Mahaicony resident shot by police during confrontation

…over his presence in the areaPolice say they are investigating the circumstances surrounding the shooting of a Rebeccalust, High Dam, Mahaicony resident which occurred about 23:30hrs last night at Fair Field Public Road, ECD, by a member of the Guyana Police Force.Investigations so far revealed that about 23:00hrs the gazetted Officer was returning to Georgetown from Berbice when he reportedly felt sleepy and decided to stop on Fair Field Public Road to take a rest.The officer alleged that he was subsequently awakened by someone knocking on the window pane of the driver side of his vehicle where he was seated.The officer then lowered the glass and saw the resident who enquired as to his presence there, to which he explained.The resident reportedly removed the officer’s car key from its ignition and as the officer attempted to retrieve it, the victim allegedly drew a hatchet.According to the police, the officer immediately drew his service revolver and discharged two rounds hitting the man in his left ankle.The suspect was allegedly escorted to the Mahaicony Hospital where he was treated and sent away.The officer,  Inews was told, is assisting with the investigation. The weapons (gun and hatchet) along with two spent shells which were recovered from the scene have been lodged. Share this:Click to share on Twitter (Opens in new window)Click to share on Facebook (Opens in new window)RelatedMother not confident in Police’s ability to conduct fair inquest into son’s deathJanuary 7, 2015In “Crime”Update: Investigators on the hunt for suspect in execution of Police OfficerSeptember 24, 2013In “Crime”Police officers turn a blind eye to critical information – Top Cop tells Berbice residentsJanuary 29, 2014In “Crime” read more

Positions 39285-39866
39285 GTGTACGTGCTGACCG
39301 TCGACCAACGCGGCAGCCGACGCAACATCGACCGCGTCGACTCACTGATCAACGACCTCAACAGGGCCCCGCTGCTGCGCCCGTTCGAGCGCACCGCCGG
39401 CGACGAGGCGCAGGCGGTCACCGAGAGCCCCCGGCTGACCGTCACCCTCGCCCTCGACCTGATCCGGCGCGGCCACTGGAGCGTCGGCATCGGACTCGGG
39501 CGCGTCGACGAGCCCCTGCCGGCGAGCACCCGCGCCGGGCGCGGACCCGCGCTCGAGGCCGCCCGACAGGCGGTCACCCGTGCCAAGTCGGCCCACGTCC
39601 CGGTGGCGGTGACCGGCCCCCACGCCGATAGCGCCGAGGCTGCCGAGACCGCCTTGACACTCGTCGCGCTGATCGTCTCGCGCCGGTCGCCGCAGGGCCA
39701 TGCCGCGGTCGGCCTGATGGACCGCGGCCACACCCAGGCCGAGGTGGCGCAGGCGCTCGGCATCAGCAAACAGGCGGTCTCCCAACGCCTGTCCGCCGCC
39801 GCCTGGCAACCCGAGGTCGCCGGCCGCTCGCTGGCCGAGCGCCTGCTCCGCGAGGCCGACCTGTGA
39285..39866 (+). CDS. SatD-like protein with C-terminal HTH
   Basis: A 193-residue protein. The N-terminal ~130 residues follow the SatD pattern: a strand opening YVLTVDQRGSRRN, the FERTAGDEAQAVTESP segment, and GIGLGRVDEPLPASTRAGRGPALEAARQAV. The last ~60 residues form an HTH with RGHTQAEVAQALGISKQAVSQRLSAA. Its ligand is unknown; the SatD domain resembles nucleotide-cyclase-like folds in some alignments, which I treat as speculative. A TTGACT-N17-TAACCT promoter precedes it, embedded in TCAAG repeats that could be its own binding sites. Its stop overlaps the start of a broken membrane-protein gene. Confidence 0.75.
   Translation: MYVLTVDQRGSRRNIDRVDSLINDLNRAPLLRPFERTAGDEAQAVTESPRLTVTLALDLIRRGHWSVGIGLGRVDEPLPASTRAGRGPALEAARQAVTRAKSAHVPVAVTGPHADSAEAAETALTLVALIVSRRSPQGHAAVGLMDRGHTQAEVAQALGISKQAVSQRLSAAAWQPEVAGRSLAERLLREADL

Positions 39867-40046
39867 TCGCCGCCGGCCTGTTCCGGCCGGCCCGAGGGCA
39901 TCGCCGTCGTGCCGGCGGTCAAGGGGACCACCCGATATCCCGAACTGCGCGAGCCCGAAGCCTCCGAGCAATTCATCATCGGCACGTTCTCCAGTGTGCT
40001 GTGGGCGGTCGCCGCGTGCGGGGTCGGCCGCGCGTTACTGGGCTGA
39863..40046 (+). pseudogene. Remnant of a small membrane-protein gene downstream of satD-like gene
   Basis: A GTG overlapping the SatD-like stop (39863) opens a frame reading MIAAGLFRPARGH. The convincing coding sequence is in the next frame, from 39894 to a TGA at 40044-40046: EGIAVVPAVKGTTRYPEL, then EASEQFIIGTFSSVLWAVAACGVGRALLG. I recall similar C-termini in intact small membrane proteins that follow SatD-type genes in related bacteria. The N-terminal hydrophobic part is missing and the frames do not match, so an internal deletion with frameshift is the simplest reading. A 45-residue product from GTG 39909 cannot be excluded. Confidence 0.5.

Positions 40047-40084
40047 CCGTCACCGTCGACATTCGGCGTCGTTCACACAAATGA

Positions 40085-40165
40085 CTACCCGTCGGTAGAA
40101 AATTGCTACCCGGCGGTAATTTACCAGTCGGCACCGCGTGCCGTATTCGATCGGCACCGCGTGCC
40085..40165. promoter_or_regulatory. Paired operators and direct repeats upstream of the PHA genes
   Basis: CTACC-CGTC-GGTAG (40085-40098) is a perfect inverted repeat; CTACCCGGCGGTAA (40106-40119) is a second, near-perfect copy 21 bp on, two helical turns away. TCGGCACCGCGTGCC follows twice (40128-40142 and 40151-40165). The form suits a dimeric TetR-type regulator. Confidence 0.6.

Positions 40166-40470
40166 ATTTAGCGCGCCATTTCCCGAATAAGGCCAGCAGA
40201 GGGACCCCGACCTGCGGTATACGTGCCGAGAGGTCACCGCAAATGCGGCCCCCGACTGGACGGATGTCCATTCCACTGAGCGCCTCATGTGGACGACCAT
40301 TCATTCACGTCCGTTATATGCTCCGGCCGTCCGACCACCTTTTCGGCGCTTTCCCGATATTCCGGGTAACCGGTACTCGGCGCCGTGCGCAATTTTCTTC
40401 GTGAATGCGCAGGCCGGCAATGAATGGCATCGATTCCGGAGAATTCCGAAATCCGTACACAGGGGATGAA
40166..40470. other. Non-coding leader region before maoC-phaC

1980s crack baby scare overblown

first_imgRESEARCH IN TEENS adds fresh evidence that the 1980s “crack baby” scare was overblown, finding little proof of any major long-term ill effects in children whose mothers used cocaine during pregnancy.Some studies have linked pregnant women’s cocaine use with children’s behavior difficulties, attention problems, anxiety and worse school performance. But the effects were mostly small and may have resulted from other factors including family problems or violence, parents’ continued drug use and poverty, the researchers said.They reviewed 27 studies involving more than 5,000 11- to 17-year-olds whose mothers had used cocaine while pregnant. The studies all involved low-income, mostly black and urban families.The review, led by University of Maryland pediatrics researcher Maureen Black, was released online Monday in the journal Pediatrics.Widespread use of crack cocaine in the 1980s led to the “crack baby” scare, when babies born to crack users sometimes had worrisome symptoms including jitteriness and smaller heads. Studies at the time blamed prenatal drug use, suggested affected children had irreversible brain damage and predicted dire futures for them. These reports led to widespread media coverage featuring breathless headlines and heart-rending images of tiny sick newborns hooked up to hospital machines.“The field of prenatal cocaine exposure has advanced significantly since the misleading ‘crack baby’ scare of the 1980s,” the review authors said.In recent years experts have mostly discounted any link, noting that so-called crack babies often were born prematurely, which could account for many of their early symptoms. Studies that tracked children beyond infancy have failed to find any severe outcomes.In some studies included in the new review, crack-exposed teens had lower scores on developmental tests than other children but their scores were still within normal limits. Many studies found that the children’s family environment or violence were directly related to the teen’s performance regardless of whether their mothers had used cocaine during pregnancy, the researchers said.The government’s National Institute on Drug Abuse notes that it’s tough to evaluate how drug use during pregnancy affects children’s development because so many other factors play a role, including prenatal care, mothers’ health and family environment.Finding love (or lust) in 4 minutes: The science of speed datingUniversity of Limerick scientists invent new metal to ‘significantly reduce patient trauma’last_img read more